Consumers hold back on discretionary spending
Household costs expected to trump vacations, eating out
By Cara Henis | Published: July 9, 2009
Consumer spending on discretionary items is expected to diminish due to perceptions that more money will be necessary for groceries and gas in the coming months.
Twenty-three percent of Americans believe that they will need to spend more money on household expenditures in the month ahead, according to the June 2009 Discover U.S. Spending Monitor. This is the largest percentage since November 2008. The Discover U.S. Spending Monitor is a monthly index of consumer spending. Money that once went toward recreational activities is expected to be used elsewhere. According to the report, more than half of the respondents say they will limit unnecessary activities, such as eating out or going to the movies.
Along with feeling the need to curb excess spending, consumer confidence in the economy fell for the first time in four months, with 59 percent of respondents rating current economic conditions as poor.
Despite the decline in confidence, the belief that conditions will continue to worsen is lower now than in the past. In June, 49 percent of consumers reported concerns of declining economic conditions looming. Customers were not as optimistic in March, when the Monitor reported 73 percent believed that the market would continue to suffer.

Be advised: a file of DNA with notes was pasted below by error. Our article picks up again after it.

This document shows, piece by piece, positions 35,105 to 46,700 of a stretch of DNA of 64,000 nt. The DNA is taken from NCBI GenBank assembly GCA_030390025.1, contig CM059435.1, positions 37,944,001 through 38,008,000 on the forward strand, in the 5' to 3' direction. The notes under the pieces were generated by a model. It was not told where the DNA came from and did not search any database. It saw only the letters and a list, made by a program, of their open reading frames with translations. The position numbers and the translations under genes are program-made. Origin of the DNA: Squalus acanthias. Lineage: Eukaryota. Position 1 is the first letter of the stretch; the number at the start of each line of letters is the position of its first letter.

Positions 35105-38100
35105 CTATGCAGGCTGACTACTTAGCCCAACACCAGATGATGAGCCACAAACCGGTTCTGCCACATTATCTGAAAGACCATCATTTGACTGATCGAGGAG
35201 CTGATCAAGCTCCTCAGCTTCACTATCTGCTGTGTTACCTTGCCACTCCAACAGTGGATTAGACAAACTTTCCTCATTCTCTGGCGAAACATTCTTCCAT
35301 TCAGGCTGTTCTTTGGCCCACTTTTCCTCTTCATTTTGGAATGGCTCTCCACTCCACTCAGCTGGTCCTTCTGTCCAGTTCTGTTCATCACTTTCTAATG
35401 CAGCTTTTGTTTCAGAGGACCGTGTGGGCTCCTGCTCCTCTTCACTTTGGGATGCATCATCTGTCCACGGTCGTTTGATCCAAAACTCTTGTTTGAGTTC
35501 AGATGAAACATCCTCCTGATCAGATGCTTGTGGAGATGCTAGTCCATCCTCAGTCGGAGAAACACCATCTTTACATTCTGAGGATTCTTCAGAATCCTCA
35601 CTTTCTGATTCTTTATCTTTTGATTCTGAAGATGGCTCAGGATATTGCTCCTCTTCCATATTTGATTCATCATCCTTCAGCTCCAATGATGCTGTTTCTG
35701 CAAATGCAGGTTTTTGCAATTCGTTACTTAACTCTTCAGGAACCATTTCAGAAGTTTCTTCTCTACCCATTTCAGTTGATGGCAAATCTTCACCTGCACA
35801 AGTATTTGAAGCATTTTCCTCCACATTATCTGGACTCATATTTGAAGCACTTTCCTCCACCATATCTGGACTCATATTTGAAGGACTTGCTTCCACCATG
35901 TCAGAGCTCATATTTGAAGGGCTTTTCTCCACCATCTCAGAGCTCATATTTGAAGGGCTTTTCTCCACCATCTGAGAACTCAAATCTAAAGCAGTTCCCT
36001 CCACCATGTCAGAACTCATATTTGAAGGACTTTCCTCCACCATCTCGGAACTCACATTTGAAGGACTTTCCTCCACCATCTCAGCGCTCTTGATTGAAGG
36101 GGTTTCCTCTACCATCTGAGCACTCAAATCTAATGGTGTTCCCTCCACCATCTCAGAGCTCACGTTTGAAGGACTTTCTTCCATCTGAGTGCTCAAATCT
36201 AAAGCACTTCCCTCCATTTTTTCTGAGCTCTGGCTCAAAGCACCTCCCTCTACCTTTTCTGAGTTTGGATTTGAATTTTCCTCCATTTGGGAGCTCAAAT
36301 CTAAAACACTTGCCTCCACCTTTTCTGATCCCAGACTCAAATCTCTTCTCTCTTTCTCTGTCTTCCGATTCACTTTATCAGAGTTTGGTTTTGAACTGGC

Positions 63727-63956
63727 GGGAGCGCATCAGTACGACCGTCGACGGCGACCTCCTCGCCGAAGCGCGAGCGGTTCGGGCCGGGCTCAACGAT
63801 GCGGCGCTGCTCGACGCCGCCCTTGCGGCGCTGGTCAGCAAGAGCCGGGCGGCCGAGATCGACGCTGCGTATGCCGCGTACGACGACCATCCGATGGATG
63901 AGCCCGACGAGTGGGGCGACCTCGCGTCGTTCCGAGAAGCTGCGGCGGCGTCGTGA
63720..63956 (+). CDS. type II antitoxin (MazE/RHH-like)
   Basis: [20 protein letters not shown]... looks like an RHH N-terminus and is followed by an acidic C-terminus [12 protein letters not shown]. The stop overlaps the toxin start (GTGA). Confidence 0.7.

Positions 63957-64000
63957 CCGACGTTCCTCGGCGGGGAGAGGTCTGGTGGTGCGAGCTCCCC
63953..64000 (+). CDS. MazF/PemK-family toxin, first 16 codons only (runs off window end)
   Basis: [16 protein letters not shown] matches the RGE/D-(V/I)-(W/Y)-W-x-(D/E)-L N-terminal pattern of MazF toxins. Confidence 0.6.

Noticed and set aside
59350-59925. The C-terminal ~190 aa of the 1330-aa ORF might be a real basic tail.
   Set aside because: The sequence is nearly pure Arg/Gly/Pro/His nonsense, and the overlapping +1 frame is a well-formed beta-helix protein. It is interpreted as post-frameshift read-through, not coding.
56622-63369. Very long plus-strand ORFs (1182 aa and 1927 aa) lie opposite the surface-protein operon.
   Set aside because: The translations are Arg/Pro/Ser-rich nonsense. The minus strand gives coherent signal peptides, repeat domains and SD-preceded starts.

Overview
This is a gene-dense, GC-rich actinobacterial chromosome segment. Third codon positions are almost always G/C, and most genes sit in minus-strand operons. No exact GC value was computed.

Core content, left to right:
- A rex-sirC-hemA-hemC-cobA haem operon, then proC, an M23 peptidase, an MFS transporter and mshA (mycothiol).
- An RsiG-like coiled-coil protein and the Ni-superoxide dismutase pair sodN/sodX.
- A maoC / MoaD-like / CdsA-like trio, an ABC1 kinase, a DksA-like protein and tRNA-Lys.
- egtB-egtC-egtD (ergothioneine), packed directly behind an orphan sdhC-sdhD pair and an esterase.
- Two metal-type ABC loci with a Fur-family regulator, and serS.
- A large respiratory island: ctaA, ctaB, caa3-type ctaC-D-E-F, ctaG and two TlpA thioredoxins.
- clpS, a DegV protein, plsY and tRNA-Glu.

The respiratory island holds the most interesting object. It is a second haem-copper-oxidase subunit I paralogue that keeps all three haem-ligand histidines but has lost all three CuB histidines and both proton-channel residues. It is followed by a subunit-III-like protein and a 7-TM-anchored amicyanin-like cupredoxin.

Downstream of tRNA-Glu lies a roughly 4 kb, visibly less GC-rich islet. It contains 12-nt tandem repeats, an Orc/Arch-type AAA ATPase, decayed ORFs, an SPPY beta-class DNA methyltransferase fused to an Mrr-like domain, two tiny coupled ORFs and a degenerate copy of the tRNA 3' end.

Other June Spending Monitor economic indicators include:
- 50 percent of Americans plan on limiting home improvement purchases.
- 48 percent of consumers said they will spend less on "major personal purchases," a category including family vacations.
- 40 percent of consumers think they will have less to contribute to their savings and investments.
"Unemployment is the highest it's been in 26 years and higher gas prices have forced consumers to keep a tight budget. It's no wonder consumers are concerned about the economy and their finances," said Julie Loeger, senior vice president of brand and product management for Discover Financial Services, in a press release. "But for the second straight month, less than half feel economic conditions are getting worse, a sign that consumers are hopeful the worst of this economic recession has passed."
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